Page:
A recent study published by the Institute of Policy Studies of Sri Lanka (IPS), the country’s apex economic policy research think tank, suggests that apparel is a bundle of differentiated products and not a homogenous commodity as commonly assumed by the trade flow modellers.
The IPS study titled ‘Repositioning in the Global Apparel Value Chain in the Post-MFA Era: Strategic Issues and Evidence from Sri Lanka’, further highlights that individual exporting countries have room for carving out a niche in specific products.
In the lead-up to the abolition of the Multi-Fibre Arrangement (MFA) quotas in 2005, a widely held view was that in a quota-free global market, large low-cost countries and countries in proximity to the major markets would crowd out export performance of the other developing countries.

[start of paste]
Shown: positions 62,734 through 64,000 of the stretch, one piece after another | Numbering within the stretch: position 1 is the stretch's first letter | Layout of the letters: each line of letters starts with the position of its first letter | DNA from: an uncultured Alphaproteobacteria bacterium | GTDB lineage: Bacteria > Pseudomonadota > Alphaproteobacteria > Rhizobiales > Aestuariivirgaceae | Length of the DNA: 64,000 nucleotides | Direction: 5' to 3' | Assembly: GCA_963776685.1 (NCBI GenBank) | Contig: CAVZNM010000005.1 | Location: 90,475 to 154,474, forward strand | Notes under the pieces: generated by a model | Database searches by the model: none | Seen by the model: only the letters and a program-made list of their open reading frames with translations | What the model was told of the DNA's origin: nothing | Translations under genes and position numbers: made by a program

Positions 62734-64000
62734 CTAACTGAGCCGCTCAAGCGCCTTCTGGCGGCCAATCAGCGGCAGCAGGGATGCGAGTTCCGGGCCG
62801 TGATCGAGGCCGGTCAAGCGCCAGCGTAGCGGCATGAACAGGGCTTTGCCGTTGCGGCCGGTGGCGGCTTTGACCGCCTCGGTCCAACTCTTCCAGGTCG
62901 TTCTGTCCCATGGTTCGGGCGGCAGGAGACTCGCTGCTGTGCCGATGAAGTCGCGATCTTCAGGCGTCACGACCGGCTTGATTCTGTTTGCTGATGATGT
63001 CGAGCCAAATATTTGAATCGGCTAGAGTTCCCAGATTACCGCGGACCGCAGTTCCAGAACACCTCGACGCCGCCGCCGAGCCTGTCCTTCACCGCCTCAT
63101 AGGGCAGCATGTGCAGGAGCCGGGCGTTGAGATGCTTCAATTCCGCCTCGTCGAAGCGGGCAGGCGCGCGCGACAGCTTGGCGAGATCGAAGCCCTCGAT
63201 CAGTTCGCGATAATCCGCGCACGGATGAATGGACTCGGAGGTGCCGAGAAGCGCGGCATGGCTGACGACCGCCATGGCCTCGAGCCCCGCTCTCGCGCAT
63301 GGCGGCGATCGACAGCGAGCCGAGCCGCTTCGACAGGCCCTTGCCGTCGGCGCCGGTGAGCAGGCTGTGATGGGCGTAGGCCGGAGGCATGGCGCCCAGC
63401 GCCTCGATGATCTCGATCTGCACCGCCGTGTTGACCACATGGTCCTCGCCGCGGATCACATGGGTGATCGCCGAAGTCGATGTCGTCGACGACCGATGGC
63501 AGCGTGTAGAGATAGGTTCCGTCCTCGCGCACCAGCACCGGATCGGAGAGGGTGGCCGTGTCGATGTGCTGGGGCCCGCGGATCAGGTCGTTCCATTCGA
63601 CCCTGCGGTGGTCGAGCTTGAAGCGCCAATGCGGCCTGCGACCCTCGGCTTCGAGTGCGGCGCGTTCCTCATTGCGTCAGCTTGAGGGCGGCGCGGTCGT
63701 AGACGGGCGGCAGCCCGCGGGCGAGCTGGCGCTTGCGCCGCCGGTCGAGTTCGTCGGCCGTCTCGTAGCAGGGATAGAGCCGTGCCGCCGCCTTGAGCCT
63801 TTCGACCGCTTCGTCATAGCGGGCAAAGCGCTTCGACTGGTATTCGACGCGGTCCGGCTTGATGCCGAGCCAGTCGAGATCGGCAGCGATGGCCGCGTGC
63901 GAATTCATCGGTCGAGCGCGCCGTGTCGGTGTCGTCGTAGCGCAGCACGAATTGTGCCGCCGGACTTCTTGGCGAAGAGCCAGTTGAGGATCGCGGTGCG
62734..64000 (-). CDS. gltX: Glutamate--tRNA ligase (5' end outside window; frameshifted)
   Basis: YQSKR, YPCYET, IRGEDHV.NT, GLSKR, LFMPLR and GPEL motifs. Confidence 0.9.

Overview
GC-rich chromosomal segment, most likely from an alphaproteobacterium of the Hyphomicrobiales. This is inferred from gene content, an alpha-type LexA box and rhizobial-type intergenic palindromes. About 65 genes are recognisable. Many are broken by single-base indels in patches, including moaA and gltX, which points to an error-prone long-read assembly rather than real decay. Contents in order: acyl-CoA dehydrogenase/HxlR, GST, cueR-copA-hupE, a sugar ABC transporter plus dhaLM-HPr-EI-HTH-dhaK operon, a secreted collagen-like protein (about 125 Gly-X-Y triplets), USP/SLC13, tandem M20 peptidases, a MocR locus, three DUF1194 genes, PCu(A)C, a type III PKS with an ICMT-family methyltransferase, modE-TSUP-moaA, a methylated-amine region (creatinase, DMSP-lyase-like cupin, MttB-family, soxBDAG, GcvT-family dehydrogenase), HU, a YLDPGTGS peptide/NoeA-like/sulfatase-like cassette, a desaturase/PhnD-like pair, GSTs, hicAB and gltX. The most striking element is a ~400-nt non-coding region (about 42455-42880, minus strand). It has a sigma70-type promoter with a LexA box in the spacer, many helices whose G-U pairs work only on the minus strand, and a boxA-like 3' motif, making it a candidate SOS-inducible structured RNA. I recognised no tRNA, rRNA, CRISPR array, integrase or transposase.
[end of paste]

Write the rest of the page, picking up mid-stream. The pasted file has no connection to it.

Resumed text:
However, the study points out that post-MFA, world apparel trade brought in many surprises. While a number of ‘predicted losers’ maintained or increased their market shares, some ‘predicted gainers’ performed poorly.
Research Officer Raveen Ekanayake says, “IPS carried out this study with the aim of broadening the understanding of determinants of the inter-country differences through a case study of the export-oriented apparel industry in Sri Lanka.”
It also points out that the Sri Lankan apparel industry has managed to maintain growth dynamism through specialization in fashion-basic products, in particular intimate apparel (lingerie) and upmarket casualwear.
The study is authored by IPS Research Officer Raveen Ekanayake, together with Prema-chandra Athukorala, Professor of Economics at the Australian National University.
For more details of this publication, visit the IPS website http://www.ips.lk or email email@example.com.
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